loureviews’s review published on Letterboxd:
One of my 1000 recommended films.
Recently I saw the beautiful new print of this film directed by Jerome Robbins and Robert Wise, with music by Leonard Bernstein and lyrics by Stephen Sondheim, and can report that after fifty years it still looks amazing, with vibrant colours, a remarkably rich score, and performances that linger long in the memory.
The doomed romance of the modern Romeo and Juliet, Polish American Tony (Richard Beymer, all teeth and eyelashes and so pretty and earnest) and Puerto Rican Maria (Natalie Wood, sweet and innocent) still has the ability to move even the hardest of hearts in the film’s conclusion.
(And I know it isn't them singing - but it hardly matters ...).
The arrogant posturing of those amazing dancers who make up the Jets – Russ Tamblyn, all acrobatic as Riff, Tucker Smith, piercing eyes and long limbs as Ice, David Winters and Tony Modente showy and full of character as A-rab and Action, Eliot Feld showing the promise that would turn him into one of the 20th century’s greatest ballet choreographers as Baby John – still looks as fresh and new as it must have done at the show’s premiere.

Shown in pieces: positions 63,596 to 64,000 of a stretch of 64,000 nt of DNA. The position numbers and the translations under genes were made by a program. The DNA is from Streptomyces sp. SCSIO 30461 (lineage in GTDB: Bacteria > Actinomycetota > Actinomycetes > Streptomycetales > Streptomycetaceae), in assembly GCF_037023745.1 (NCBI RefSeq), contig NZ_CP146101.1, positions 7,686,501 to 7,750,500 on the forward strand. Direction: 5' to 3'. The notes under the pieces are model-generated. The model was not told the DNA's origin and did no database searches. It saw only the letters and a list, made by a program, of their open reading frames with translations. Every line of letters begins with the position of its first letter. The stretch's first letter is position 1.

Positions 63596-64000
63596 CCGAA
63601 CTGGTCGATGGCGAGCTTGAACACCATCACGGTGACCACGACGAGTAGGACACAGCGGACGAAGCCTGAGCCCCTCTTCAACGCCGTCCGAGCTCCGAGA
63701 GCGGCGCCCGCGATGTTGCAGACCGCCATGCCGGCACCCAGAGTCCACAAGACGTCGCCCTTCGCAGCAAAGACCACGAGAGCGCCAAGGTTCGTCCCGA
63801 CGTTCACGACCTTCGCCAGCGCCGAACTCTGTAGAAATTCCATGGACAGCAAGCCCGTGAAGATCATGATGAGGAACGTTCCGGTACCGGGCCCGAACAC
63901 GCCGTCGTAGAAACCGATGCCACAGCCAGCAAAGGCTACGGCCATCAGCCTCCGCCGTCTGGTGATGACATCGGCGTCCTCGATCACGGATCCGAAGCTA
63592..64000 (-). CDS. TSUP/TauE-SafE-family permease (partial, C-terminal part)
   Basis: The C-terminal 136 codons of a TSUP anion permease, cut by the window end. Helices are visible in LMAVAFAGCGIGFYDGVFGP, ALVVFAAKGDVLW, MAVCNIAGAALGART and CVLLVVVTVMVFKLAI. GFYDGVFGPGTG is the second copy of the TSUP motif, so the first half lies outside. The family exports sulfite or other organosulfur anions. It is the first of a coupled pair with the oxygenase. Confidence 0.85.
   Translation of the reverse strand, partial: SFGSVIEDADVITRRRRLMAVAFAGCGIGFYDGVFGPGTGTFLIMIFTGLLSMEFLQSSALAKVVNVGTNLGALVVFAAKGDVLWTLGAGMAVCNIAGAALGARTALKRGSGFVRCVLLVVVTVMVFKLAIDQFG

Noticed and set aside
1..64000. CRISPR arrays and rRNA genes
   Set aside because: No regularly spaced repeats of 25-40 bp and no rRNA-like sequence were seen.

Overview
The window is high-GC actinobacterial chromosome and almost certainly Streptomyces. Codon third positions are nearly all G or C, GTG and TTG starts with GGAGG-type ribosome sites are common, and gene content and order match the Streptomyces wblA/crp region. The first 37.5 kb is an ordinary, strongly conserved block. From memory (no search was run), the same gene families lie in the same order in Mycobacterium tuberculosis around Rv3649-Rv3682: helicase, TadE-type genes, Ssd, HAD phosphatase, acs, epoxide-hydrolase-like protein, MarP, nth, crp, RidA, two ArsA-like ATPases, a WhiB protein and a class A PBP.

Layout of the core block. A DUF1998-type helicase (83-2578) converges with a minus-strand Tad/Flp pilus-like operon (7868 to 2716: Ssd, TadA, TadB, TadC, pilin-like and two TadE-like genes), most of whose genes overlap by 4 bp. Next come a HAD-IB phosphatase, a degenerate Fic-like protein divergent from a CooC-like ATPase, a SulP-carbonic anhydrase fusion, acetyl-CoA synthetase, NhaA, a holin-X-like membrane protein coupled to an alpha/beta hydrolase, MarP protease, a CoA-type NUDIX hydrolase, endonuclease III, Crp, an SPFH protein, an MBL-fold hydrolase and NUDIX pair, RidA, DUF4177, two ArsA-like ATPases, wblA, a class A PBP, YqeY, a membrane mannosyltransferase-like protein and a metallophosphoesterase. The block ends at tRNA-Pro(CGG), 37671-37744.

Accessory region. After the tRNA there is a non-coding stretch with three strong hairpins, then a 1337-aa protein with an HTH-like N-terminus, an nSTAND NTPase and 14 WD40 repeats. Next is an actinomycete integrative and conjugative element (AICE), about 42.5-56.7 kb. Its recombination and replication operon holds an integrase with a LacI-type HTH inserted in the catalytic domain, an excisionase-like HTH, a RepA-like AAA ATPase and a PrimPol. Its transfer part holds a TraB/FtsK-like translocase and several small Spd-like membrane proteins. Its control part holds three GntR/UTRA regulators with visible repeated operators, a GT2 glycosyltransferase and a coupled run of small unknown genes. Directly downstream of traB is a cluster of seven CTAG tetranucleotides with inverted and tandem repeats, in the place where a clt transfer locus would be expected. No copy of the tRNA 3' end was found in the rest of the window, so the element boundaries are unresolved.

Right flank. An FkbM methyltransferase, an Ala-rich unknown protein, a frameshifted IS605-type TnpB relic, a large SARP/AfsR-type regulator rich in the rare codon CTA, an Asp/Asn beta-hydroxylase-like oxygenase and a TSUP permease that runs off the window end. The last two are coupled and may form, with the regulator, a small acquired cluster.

The resentment of the Sharks, displaced from their island home to a country where they will always be second-best as long as they allow themselves to be, is depicted variously by the smouldering George Chakiris as Bernardo, fiery and passionate Rita Moreno as Anita, Jose de Vega as Chino (sweet and quiet but a dancing powerhouse), and others who make a smaller impression (like Suzie Kaye as Rosalia).
I can’t forget the small roles for the ‘adults’ in this film either – our Friar Laurence is Doc of the drug store (Ned Glass); the Prince and justice is represented by the racist Lt Schrank (Simon Oakland). Both are excellent and act as a counterpoint to the main young characters in their gang war.
However the star of this stunning restoration is the cinematography of Daniel L Fapp and his crew, and the vision of directors Robbins and Wise.
Rarely has colour played such an essential role in a story, whether it is muted filters, a sunset streaming through into a shop which becomes a dream chapel, or in the green lights which reflect onto rainy pavements as Tony sings joyfully of his new found love, Maria. Every frame is a joy. Every movement is an education.
This film will easily play for another fifty years as audiences discover it, or rediscover it as I did on the big screen, falling in love with Tony all over again and watching the world of the young lovers fall apart.